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Meme Makes Flawed Obama, Trump Comparison

Quick Take

Facebook users are recirculating a meme from May that makes misleading economic comparisons between Presidents Barack Obama and Donald Trump. The meme includes inaccurate or selective information about Obama’s record on jobs and economic growth.

Full Story

In May, Tea Party Patriots Action, a conservative nonprofit organization, posted a partly false meme on its Facebook page, comparing the economy under Presidents Obama and Trump. The same meme has recently gone viral again, gaining thousands of shares.

The meme claims that in the “8 years under Obama,” the U.S. lost “4 million jobs,” “unemployment peaked to 9.9%,” and GDP went “down 2.8%.” In contrast, it claims that in the “2 1/2  years under Trump,” the U.S. gained “5.1 million jobs,” “unemployment fell to 3.6%,” and GDP went “up 3.2%.”

But the numbers for Obama are either wrong or cherry-picked, and the numbers for Trump are now out of date.

Obama’s Numbers

As we’ve written before, there had been a net increase in jobs under Obama. Total nonfarm employment grew by more than 11.6 million, an 8.7% increase over his eight years.

More than 4 million jobs were lost in Obama’s first year in office, but that was while the economy was still reeling from the Great Recession, which officially lasted from December 2007 until June 2009. That may be what the figure in the meme is based on, but it’s false to claim that represents jobs lost in the “8 years under Obama.”

Also, the unemployment rate under Obama began at 7.8% in January 2009 (during the recession), peaked at 10% in October 2009 and remained at or above 9% until October 2011. But then it steadily declined. It was 4.7% when he left office in January 2017. Overall, the unemployment rate dropped 3.1 percentage points over his two terms.

It’s not exactly clear how Tea Party Patriots Action measured the percent change in GDP under Obama, and the organization didn’t respond to our queries.

According to the Bureau of Economic Analysis, annual real, inflation-adjusted GDP did decrease by 2.5% in 2009, but it increased every other year of Obama’s presidency. The average annual increase in real GDP from 2009 to 2016 was 1.6%.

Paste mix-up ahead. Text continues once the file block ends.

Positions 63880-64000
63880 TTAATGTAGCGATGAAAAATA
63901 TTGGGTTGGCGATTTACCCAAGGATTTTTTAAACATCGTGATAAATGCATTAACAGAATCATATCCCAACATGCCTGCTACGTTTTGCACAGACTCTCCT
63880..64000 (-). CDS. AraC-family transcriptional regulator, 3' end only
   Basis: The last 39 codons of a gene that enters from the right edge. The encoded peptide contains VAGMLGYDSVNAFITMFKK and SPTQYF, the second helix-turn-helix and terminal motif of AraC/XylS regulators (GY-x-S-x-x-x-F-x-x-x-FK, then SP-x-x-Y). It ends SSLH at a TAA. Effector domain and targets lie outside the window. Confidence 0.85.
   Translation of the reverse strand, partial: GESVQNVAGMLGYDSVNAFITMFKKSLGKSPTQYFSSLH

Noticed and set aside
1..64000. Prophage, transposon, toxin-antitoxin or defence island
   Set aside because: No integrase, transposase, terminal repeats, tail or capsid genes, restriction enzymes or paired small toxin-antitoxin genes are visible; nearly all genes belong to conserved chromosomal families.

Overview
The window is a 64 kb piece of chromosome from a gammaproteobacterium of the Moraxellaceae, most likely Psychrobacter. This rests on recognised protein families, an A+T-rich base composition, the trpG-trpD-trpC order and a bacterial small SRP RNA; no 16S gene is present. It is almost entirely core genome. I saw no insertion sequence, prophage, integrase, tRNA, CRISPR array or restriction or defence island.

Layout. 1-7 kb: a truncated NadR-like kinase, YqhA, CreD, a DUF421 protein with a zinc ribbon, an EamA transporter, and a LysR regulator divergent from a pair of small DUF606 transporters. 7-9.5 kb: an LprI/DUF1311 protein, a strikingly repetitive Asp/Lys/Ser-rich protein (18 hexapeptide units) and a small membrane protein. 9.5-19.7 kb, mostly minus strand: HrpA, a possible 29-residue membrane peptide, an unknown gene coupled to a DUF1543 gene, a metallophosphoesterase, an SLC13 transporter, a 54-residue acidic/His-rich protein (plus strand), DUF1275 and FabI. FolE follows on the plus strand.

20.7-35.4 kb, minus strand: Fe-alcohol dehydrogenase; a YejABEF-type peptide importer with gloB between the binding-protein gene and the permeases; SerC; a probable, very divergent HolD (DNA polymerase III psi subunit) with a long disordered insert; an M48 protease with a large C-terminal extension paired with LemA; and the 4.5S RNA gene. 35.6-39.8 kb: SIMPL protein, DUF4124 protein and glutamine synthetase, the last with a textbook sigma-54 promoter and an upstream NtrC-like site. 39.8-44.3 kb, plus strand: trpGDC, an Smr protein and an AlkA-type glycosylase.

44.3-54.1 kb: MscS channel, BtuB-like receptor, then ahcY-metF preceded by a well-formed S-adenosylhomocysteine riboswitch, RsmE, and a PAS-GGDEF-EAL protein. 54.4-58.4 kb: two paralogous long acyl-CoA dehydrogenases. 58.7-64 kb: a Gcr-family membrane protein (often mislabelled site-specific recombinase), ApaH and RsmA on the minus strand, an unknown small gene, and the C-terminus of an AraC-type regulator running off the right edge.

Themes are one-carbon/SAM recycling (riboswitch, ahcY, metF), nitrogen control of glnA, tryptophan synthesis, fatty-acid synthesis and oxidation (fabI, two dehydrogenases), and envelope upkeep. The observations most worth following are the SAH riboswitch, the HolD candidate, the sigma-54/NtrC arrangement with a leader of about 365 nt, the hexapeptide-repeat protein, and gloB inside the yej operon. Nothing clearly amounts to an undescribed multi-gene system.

Trump’s Numbers

The Trump figures in the meme may have been accurate when the post first appeared on Facebook in the spring, but they are now outdated.

The most recent figures from the Bureau of Labor Statistics show that total nonfarm employment has increased by over 6.5 million, or 4.5%, from when Trump took office in January 2017 through November 2019. And while the unemployment rate was 4.7% at the beginning of Trump’s term, it fell to 3.5% as of November a decrease of 1.2 percentage points.

It’s true that the BEA did initially estimate that real GDP in the first quarter of 2019 increased at an annualized rate of 3.2% — the figure used in the meme. But the BEA later revised its estimate to 3.1% growth in that quarter, and it most recently estimated that real GDP grew at an annualized rate of 2.1% in the third quarter of this year.

On an annual basis, however, GDP growth has not reached above 3% during Trump’s term, despite his repeated promises of 4% to 6% growth per year. Real GDP was 2.9 percent higher in 2018 than it was in 2017, and it was 2.4 percent higher in 2017 than it was in 2016. The average annual increase in Trump’s first two years has been 2.6%.

The BEA will announce its first estimate of GDP growth for all of 2019 at the end of January. That’s also around the time we plan to publish the next update of Trump’s Numbers, our quarterly scorecard of statistical measures of how things have changed since Trump took office.

Editor’s note: FactCheck.org is one of several organizations working with Facebook to debunk misinformation shared on social media. Our previous stories can be found here.


U.S. Bureau of Labor Statistics. “Employment, Hours, and Earnings from the Current Employment Statistics survey (National); Total Nonfarm Employment, Seasonally Adjusted.” Data extracted 12 Dec 2019.

U.S. Bureau of Labor Statistics. “Labor Force Statistics from the Current Population Survey; Unemployment Rate, Seasonally Adjusted.” Data extracted 12 Dec 2019.

U.S. Bureau of Economic Analysis. “Domestic Product and Income.” Data extracted 12 Dec 2019.

Jackson, Brooks. “Obama’s Final Numbers.” FactCheck.org. 29 Sep 2017, updated 24 Sep 2018.

Jackson, Brooks. “Trump’s Economic Falsehoods.” FactCheck.org. 15 Nov 2019.